Dietary flaxseed oil reduces adipocyte size, adipose monocyte chemoattractant protein-1 levels and T-cell infiltration in obese, insulin-resistant rats

Cytokine. 2012 Aug;59(2):382-91. doi: 10.1016/j.cyto.2012.04.004. Epub 2012 May 14.


Background: Adipocyte dysfunction is characterized by an increase in adipocyte size and changes to their adipokine profiles. Immune cell infiltration into adipose tissue is thought to contribute to the metabolic complications of obesity, with local and systemic consequences for the inflammatory status of the obese individual. Dietary interventions with omega-3 fatty acids from marine sources have been successful at reducing inflammation. The aim of this study was to determine whether flaxseed oil containing the plant-based omega-3 fatty acid α-linolenic acid (ALA) is an effective modulator of inflammation and adipocyte dysfunction.

Methods: Seventeen-week old male fa/fa and lean Zucker rats were fed a control diet (faCTL, lnCTL) and fa/fa rats were fed an ALA-rich flaxseed oil supplemented diet (faFLAX) for 8 weeks. Adipose tissue and serum were collected and analyzed for cytokine (IL-6, IL-10, IL-18, IL-2, IFN-γ, TNF-α), haptoglobin, monocyte chemoattractant protein-1 (MCP-1) and adipokine (leptin, adiponectin) levels. Splenocytes were isolated and ex vivo mitogen-stimulated cytokine production was measured. Digital images of adipose tissue sections were used to quantify adipocyte area. Macrophage and T-cell infiltration were assessed in adipose tissue by immunohistochemistry.

Results: faFLAX rats had 17% smaller adipocytes and 5-fold lower MCP-1 levels in adipose tissue than faCTL rats. Adipose tissue levels of IL-10 were 72% lower in the faFLAX group compared to baseline, and TNF-α levels decreased 80% (equal to lnCTL levels) in the faFLAX group compared to faCTL. There were no changes in ex vivo cytokine production by splenocytes between faFLAX and faCTL. Macrophage infiltration was not different among groups; however, faFLAX rats had less T-cell infiltration than faCTL rats.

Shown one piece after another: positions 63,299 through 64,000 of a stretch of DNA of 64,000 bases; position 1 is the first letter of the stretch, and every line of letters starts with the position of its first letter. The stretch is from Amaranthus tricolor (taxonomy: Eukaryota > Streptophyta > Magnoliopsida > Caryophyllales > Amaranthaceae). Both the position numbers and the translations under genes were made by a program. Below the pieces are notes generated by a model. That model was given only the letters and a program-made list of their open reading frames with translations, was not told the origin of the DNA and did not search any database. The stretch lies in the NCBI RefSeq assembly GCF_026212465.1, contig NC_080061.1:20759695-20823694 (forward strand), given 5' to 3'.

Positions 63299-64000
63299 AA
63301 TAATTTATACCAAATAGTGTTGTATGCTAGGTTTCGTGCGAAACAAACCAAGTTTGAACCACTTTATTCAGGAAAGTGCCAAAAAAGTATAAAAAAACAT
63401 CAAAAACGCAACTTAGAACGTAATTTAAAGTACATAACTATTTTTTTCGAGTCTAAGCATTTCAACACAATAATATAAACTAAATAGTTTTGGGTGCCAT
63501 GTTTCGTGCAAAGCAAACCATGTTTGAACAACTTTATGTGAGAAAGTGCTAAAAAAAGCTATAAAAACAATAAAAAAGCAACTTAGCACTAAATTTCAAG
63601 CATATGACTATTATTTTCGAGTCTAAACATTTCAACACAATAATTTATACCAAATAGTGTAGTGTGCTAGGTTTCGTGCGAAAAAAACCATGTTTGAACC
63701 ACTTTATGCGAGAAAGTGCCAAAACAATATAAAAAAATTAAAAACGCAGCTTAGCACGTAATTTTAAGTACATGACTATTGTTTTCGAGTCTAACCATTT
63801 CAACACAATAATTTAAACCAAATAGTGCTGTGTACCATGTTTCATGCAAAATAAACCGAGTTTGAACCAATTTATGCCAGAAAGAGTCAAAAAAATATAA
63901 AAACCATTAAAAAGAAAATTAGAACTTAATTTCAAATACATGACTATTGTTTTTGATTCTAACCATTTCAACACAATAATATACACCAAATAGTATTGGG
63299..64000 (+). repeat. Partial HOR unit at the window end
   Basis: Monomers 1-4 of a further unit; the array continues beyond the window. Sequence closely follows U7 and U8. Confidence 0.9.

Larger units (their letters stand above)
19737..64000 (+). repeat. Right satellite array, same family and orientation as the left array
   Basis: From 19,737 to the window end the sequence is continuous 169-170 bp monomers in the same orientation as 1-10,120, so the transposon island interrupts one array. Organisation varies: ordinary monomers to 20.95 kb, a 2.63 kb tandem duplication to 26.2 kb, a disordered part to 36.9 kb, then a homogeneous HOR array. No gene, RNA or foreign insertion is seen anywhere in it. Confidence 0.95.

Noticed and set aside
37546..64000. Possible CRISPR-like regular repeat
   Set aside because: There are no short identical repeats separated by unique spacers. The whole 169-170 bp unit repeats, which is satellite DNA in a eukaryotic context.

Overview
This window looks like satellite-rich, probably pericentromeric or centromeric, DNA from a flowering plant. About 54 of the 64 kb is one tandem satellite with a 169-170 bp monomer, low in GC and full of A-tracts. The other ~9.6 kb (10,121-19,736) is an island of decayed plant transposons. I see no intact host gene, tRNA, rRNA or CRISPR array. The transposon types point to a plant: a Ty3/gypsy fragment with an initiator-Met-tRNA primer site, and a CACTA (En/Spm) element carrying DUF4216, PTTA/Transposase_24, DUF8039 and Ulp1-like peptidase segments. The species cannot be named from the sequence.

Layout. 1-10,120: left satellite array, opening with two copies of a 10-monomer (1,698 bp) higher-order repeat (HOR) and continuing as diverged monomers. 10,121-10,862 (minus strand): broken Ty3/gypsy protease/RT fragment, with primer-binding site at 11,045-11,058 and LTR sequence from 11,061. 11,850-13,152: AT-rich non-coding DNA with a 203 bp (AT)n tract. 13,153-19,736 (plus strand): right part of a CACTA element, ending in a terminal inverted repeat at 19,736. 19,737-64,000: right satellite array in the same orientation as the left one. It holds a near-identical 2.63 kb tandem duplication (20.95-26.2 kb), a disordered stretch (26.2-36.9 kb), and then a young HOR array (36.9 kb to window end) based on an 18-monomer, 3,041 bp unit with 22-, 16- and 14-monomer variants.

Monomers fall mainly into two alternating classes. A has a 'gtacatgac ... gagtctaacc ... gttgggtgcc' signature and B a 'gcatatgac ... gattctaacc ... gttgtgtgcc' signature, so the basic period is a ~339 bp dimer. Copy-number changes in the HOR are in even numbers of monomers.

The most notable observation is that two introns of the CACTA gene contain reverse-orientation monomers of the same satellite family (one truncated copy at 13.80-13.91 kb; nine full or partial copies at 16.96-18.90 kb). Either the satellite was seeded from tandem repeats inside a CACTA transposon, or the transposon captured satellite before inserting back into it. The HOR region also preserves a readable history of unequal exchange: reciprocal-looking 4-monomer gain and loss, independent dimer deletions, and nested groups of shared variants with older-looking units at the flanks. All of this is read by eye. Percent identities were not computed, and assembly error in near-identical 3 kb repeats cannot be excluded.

Conclusions: Dietary intervention with ALA-rich flaxseed oil in obese Zucker rats reduced adipocyte hypertrophy, protein levels of inflammatory markers MCP-1 and TNF-α, and T-cell infiltration in adipose tissue. Modest improvements to other parameters of obesity were also observed. The results suggest that, due to its ability to improve adipocyte function, ALA-rich flaxseed oil confers health benefits in obesity.

Publication types

  • Research Support, Non-U.S. Gov't

MeSH terms

  • Adipocytes / drug effects
  • Adipocytes / metabolism
  • Adipocytes / pathology*
  • Adipokines / metabolism
  • Adipose Tissue / drug effects
  • Adipose Tissue / metabolism
  • Adipose Tissue / pathology
  • Animals
  • Body Weight / drug effects
  • Cell Movement
  • Cell Size / drug effects
  • Chemokine CCL2 / metabolism*
  • Cytokines / biosynthesis
  • Dietary Fats, Unsaturated / pharmacology*
  • Fatty Acids / metabolism
  • Haptoglobins / metabolism
  • Inflammation / blood
  • Inflammation / immunology
  • Inflammation / pathology
  • Insulin Resistance / immunology*
  • Linseed Oil / pharmacology*
  • Macrophages / drug effects
  • Macrophages / metabolism
  • Macrophages / pathology
  • Male
  • Obesity / blood
  • Obesity / immunology
  • Obesity / pathology*
  • Organ Size / drug effects
  • Phenotype
  • Phospholipids / metabolism
  • Rats
  • Rats, Zucker
  • Spleen / pathology
  • T-Lymphocytes / drug effects
  • T-Lymphocytes / metabolism
  • T-Lymphocytes / pathology*


  • Adipokines
  • Chemokine CCL2
  • Cytokines
  • Dietary Fats, Unsaturated
  • Fatty Acids
  • Haptoglobins
  • Phospholipids
  • Linseed Oil